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        Advice on securing swing set Sign In/Join 
        posted
        Hello all. I bought a swing set last year, and at first is was extremely "wobbly" with both girls swinging. See the picture (https://www.flickr.com/gp/54470544@N08/3932v3) for an idea of what the entire swing set looks like. So, I quickly decided last your to anchor it down a bit. I anchored both side of the "A" end with 2x4's in about 10-12 inches of cement. I also anchored the front right side of the "playhouse" area next to the ladder (https://www.flickr.com/gp/54470544@N08/Vp9ZqW). Lastly, I used a 4x4 buried into about 10-12" of cement to secure the middle of the swing (https://www.flickr.com/gp/54470544@N08/Fhs0RV).

        I noticed that this year it is a little "wobbly" again. Any thoughts or ideas of how or where I can brace/anchor this down a little more? I don't have a fear of the falling apart or turning over so much as I don't want it to appear so to visitors. Smile

        Thanks ahead of time!
         
        Posts: 41 | Registered: Jan 15, 2007Reply With QuoteReport This Post
        Picture of GardenSprite
        posted Hide Post
        I assume you don't have sandy soil?

        Am I also correct in assuming that the A frame on the left isn't mirrored on the right but that the right side is attached to the playhouse?

        And are all of the ends wobbly or is it only the end attached to the playhouse?
         
        Posts: 1964 | Registered: Oct 06, 2006Reply With QuoteReport This Post
        posted Hide Post
        GardenSprite,

        You are correct that it is only A-Frame on one end and connects to the "playhouse" by a beam made of two 2x4s. And it is really just the playhouse side that sways.
         
        Posts: 41 | Registered: Jan 15, 2007Reply With QuoteReport This Post
        posted Hide Post
        For one thing, you are not using large enough washers on both sides of the bolts. You could buy some nice decorative ones, paint them and the bolts black. Also, cut off your extra lengths on the bolts, or use shorter bolts, for safety reasons.

        And your support bolts were installed horizontal to each other, they should be vertical. Add another bolt about 1/4 of the board length down, and in the center.

        What about the other corner boards, were they set in concrete or just in dirt, or are they just sitting on top?

        You could add some more 2x4 vertical support to the existing 2x4 at 90 degrees to what is there, screwed on. You could do some sway bracing, but they might get in the way of kids having fun (or whoever it is intended for). Or, where your small 2x4 support is, add 4x4 supports concreted in and running full length as possible bolted together to the 2x4

        This message has been edited. Last edited by: Re-mdlr,
         
        Posts: 990 | Location: No. California | Registered: Mar 24, 2004Reply With QuoteReport This Post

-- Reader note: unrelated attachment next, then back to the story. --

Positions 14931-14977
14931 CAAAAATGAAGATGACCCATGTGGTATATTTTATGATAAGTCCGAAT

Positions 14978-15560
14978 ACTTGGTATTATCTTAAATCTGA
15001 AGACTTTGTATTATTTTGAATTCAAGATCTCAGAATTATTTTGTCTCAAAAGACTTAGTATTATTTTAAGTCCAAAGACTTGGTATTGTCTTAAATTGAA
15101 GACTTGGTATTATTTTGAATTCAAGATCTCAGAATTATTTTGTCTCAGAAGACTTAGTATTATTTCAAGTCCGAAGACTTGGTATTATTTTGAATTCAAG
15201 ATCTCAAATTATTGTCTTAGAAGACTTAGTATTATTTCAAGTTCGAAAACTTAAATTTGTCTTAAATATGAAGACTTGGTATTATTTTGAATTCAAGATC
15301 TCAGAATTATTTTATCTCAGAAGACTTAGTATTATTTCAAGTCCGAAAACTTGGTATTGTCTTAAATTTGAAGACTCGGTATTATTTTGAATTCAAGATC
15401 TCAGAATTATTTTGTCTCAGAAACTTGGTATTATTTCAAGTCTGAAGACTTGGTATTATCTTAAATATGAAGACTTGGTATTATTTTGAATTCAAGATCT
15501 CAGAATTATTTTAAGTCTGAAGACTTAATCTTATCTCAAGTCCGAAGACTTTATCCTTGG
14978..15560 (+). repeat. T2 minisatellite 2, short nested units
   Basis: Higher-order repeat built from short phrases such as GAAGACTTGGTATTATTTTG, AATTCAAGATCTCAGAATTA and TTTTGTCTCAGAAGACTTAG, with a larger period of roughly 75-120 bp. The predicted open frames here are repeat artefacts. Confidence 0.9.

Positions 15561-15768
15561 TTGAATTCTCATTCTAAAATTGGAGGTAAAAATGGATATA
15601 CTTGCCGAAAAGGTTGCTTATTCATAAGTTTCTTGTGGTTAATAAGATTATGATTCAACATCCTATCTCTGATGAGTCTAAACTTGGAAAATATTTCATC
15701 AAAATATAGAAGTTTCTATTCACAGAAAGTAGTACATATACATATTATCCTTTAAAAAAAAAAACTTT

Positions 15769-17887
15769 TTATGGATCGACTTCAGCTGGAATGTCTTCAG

posted Hide Post
        I had a similar swing set when my HS and College aged kids were younger. I had the same problem. I added some diagonals on the play structure and it fixed the problem. I didn't put concrete on the A-frame side.


        General Disclaimer

        Any advice given here is general in nature and is not necessarily valid for your given area. If in doubt check with your local codes enforcement department for what is required when doing electrical, plumbing or structural work on your house. Permits may or may not be required in your area and home owners may not be able to DIY some tasks. I have no way of knowing if you have the skills needed to complete the tasks you are asking about, when in doubt seek professional assistance.

        My advice may be worth exactly what you pay me for it. :-) For the record I did not stay in a Holiday Inn Express last night.
         
        Posts: 888 | Location: Cary, NC | Registered: Aug 17, 2006Reply With QuoteReport This Post
        posted Hide Post
        What do you mean diagonals exactly?
         
        Posts: 41 | Registered: Jan 15, 2007Reply With QuoteReport This Post
        posted Hide Post
        On my children's swing set I used 18" rebar driven at a 45 degree angle from the outside to the inside adjacent to each post. Then used muffler clamps to secure the rebar to the post.

        Although yours is wooden you could use the same application. Instead of muffler clamps use conduit clamps to affix the rebar to the wooden legs.

        Since my children are now older I recently removed the set (bittersweet) and hauled it to a neighbors for his daughter to use. I hope that she enjoys it as much as mine did. But there is always a silver lining. I don't have to mow and trim around it now.
         
        Posts: 1785 | Location: Applachain | Registered: Feb 27, 2006Reply With QuoteReport This Post
        posted Hide Post
        I placed a pressure treated 2x4 from the outside leg up to the point where the large timber that held the swings attached to the play structure.


        General Disclaimer

        Any advice given here is general in nature and is not necessarily valid for your given area. If in doubt check with your local codes enforcement department for what is required when doing electrical, plumbing or structural work on your house. Permits may or may not be required in your area and home owners may not be able to DIY some tasks. I have no way of knowing if you have the skills needed to complete the tasks you are asking about, when in doubt seek professional assistance.

        My advice may be worth exactly what you pay me for it. :-) For the record I did not stay in a Holiday Inn Express last night.


         
        Posts: 888 | Location: Cary, NC | Registered: Aug 17, 2006Reply With QuoteReport This Post
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